Tropical Storm Barry maintaining strength as it nears the coast

Tropical Storm Barry gains little more wind speed, expected to strengthen into hurricane Friday

Orlando-area weather to benefit from Barry

A tropical storm watch and a storm surge warning are in effect for the Mississippi Gulf Coast, as Barry is expected to make landfall near the central Louisiana coast at some point Saturday morning.

There is a significant chance Tropical Storm Barry could reach winds of 74 miles per hour and turn into a hurricane.

"We do expect that this storm will be slow moving". According to the National Hurricane Center, unsafe storm surges, heavy rains and strong winds are expected across the north-central Gulf Coast.

"We could see an uptick in prices over the next few days", says Shawn Steward with AAA (Triple-A) Kansas.

The level of the Mississippi River, already swollen from historic rains and flooding upstream, was at 4.9 metres in New Orleans, about 30cm shy of flood stage. The river levees protect to about 20 feet, which the river may reach if predicted storm surge prevents the river from flowing into the Gulf of Mexico.

It is impossible to know exactly where the heaviest rain will fall, but any areas in Louisiana or MS or surrounding states that get one or two feet of rain will suffer major flooding, and the best evidence says, that's what people have to be prepared for. Mississippi, Alabama and the western Florida Panhandle are also at risk for extreme rain, CNN meteorologist Haley Brink said Thursday. "That kind of rainfall in this system could cause flash flooding, cause ponding of water".

About 3000 National Guard troops along with other rescue crews were posted around the state with boats, high-water vehicles and helicopters.

President Donald Trump has already declared an emergency for the state on Thursday, which helps expedite any federal aid necessary to the state.

A Friday afternoon advisory from the U.S. National Hurricane Center says the storm's maximum sustained winds remain near 65 miles per hour (104 kph).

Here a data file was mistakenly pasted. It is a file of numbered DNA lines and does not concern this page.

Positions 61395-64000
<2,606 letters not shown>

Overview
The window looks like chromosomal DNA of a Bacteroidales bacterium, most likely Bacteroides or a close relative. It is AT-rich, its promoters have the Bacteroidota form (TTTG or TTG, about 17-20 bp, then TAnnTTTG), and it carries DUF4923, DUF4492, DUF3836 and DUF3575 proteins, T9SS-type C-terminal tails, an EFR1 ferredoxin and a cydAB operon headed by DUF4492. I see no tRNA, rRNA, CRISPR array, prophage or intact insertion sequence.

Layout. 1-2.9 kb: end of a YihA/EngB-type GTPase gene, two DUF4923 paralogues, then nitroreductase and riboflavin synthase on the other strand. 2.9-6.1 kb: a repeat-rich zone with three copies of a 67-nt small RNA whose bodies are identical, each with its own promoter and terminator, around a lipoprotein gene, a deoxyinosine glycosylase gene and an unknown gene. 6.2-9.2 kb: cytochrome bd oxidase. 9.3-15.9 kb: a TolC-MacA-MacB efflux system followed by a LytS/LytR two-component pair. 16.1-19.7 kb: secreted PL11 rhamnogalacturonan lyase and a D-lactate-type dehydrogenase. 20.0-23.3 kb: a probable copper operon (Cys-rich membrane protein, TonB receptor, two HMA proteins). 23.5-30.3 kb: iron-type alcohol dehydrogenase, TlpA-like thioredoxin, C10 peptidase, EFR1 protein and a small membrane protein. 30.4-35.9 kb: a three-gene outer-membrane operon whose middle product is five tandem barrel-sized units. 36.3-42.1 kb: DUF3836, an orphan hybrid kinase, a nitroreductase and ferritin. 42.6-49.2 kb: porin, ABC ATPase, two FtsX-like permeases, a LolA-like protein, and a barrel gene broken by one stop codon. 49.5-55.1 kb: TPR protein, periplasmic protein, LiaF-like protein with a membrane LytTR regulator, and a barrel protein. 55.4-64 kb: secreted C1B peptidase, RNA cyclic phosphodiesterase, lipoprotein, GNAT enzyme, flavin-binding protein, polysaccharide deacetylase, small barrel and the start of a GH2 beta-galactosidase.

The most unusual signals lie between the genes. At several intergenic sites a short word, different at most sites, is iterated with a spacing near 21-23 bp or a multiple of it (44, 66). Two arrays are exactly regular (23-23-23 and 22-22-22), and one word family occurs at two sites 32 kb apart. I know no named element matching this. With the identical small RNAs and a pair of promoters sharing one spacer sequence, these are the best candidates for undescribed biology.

As of early Friday, Barry was about 80 miles (130 kilometers) south of the mouth of the MS, with winds around 50 mph (80 kph).

While some in low-lying places have been directed to evacuate, officials haven't ordered mandatory evacuations in the most populated areas.

Herb James has lived in New Orleans since he was 11 years old.

"I was born and raised here".

"We lost everything, and we started from scratch", Brock, an Air Force veteran, recalled.

Jesse Schaffer III of Meraux (MEE-roh) in St. Bernard Parish to the north was helping his relatives in Plaquemines Parish get to family members' houses in safer areas.

"You couldn't get into the French Quarter", she said.

Gulf water is already covering some roads near the coast.

A radar loop of Barry filled a TV screen at a brewery near downtown.

Before a storm hits, the company said its supply chain and merchandising teams prepare inventory at its four distribution centers that support hurricane response, ensuring they have emergency products like generators, gas cans and water. Forecasters say two or more feet of rain is expected and rain will fall where flooding has previously been an issue, the NWS says.

An SUV travels down Breakwater Drive in New Orleans near the Orleans Marina as water moves in from Lake Pontchartrain from the storm surge from Tropical Storm Barry.

However, the city did not plan to order evacuations because Barry was so close and because it was not expected to grow into a major hurricane.

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